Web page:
jay love

the amendment's namesake and champion, Sen. Richard Durbin (D-Ill.), "declined through a spokesman to comment on the consequences of the law." AGAIN, we see the results of legislation by Democrats Durbin, Dodd- Franks, the banking queens of the congress and the senate? anytime a Democrat tells you they want to do something to save you or the financial system money you better hold on to your wallet? these people do NOT understand basic economics, nor our free market system of capitalism? you try and punish the banks and they will simply go around your rules and charge even more? or, they could have left well enough alone? for decades the system was in place where merchants had built in the fee's in their products, or services, now not only are we paying those same prices, but the merchants had to raise prices again for the added costs of this bill and the banks respone to it? this is why Dems cannot be trusted to run the govt.!!!

December 19 2011 at 7:58 AM Report abuse +4 rate up rate down Reply
Russell Bennett

Why do we have people in congress making our laws that could not see that. Banks dont get to print money, When you take away a source of their income they have to find a new source or cloes their doors.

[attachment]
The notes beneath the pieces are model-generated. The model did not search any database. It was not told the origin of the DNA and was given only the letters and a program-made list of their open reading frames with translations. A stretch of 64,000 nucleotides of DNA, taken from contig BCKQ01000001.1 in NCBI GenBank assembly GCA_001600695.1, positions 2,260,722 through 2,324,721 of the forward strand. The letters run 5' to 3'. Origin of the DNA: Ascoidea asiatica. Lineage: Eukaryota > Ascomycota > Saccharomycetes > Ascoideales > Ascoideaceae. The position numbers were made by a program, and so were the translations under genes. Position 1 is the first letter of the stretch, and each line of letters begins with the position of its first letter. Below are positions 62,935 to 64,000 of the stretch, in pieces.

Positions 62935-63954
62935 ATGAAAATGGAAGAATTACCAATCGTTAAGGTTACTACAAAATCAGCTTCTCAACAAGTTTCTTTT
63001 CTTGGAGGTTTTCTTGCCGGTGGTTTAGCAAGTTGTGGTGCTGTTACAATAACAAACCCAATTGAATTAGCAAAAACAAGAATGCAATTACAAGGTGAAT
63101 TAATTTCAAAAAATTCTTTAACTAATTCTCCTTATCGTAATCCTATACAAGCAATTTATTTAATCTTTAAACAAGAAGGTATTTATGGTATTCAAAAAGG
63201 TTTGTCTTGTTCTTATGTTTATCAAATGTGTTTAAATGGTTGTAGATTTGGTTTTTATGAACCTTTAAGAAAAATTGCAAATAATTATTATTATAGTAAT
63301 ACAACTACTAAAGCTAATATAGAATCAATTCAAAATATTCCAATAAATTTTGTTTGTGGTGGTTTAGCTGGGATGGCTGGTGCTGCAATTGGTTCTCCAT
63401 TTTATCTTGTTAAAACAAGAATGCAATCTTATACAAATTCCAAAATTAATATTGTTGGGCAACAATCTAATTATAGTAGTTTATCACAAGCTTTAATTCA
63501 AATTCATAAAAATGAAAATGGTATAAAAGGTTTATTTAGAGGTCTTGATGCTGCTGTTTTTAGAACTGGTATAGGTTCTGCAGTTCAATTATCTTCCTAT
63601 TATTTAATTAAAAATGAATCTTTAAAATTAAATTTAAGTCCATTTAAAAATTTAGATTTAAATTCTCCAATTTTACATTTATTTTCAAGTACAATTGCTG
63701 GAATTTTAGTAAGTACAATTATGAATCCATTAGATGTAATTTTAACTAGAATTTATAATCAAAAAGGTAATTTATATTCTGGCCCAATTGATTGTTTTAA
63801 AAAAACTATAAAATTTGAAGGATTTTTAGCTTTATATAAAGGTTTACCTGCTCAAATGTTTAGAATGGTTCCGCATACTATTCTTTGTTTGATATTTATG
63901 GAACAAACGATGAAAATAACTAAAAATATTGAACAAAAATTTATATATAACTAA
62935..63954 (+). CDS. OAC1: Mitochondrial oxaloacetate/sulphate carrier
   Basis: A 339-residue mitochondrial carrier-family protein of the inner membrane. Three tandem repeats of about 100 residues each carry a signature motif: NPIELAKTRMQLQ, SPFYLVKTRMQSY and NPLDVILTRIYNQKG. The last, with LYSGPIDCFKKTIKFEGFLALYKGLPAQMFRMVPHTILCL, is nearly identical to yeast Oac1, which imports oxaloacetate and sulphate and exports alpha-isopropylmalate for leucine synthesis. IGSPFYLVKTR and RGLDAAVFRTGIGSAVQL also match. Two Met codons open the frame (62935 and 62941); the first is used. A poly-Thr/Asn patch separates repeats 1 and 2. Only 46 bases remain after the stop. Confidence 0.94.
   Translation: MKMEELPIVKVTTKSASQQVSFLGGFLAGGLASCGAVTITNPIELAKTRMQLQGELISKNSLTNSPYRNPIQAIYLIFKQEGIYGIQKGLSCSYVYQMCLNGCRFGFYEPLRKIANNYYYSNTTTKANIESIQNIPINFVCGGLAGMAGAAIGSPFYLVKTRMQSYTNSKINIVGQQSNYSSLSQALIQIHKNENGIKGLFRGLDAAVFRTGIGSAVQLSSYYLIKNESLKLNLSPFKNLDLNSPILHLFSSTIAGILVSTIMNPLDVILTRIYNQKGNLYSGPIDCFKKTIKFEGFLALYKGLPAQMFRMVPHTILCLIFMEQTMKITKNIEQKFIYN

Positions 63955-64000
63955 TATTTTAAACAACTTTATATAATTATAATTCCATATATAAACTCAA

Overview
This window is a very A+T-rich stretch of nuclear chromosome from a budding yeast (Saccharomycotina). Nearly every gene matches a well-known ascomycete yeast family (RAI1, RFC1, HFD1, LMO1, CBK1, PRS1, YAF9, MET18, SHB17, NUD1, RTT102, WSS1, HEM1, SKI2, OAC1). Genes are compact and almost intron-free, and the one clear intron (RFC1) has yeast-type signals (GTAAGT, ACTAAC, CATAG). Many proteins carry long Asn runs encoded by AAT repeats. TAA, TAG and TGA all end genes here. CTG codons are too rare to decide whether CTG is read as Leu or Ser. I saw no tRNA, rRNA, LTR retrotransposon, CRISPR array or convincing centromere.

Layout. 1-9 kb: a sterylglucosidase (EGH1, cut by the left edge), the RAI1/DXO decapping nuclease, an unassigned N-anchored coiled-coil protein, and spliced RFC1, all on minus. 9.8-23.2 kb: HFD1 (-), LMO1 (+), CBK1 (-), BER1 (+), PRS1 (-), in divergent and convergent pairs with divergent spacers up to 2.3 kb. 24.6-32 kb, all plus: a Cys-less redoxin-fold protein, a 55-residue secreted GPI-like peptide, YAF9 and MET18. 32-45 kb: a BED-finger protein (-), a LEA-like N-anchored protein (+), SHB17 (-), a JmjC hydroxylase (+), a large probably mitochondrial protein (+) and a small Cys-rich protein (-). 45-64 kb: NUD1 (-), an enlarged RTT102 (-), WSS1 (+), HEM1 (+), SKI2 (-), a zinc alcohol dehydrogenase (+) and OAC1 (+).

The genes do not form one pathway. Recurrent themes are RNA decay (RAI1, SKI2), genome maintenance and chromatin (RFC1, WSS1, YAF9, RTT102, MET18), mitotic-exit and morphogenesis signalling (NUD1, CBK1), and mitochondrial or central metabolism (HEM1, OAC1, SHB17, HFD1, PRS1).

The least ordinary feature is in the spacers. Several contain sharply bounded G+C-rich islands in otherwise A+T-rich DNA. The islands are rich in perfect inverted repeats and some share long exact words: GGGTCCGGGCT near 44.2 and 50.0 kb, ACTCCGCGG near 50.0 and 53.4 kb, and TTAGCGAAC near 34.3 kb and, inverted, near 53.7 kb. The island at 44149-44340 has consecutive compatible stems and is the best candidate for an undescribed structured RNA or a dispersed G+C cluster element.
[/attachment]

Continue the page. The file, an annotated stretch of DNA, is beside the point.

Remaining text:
December 19 2011 at 6:34 AM Report abuse +2 rate up rate down Reply
jjkrjw

Ah, yes, the very rich senator whose time has run out. Of course, he has made a career out of looking after the little guy. NOT. Time for this blowhard to go, but he's from Illinois, so he'll be there forever.

December 19 2011 at 2:09 AM Report abuse +2 rate up rate down Reply
mdelan

Once again government screws it up.

December 19 2011 at 1:07 AM Report abuse +2 rate up rate down Reply
alykatma

Merchants instead of raising prices how about discount for paying cash>

December 18 2011 at 8:46 PM Report abuse rate up rate down Reply
democracks0

EVAN ASKED SANTA TO BRING HIM MORE FOODSTAMPS FOR XMAS.

December 18 2011 at 3:53 PM Report abuse +7 rate up rate down Reply
1 reply to democracks0's comment
billyjoeobama

He probably trades them for crack.

December 18 2011 at 4:10 PM Report abuse +5 rate up rate down Reply
democracks0

EVAN WANTS TO GO TO THE WHITE HOUSE FOR XMAS AND SING XMAS CAROLS WITH BARACK. "ACORNS ROASTING ON AN OPEN FIRE"

December 18 2011 at 3:45 PM Report abuse +6 rate up rate down Reply
1 reply to democracks0's comment
billyjoeobama

I don't believe Sunni Muslims celebrate Christmas.

December 18 2011 at 3:51 PM Report abuse +7 rate up rate down Reply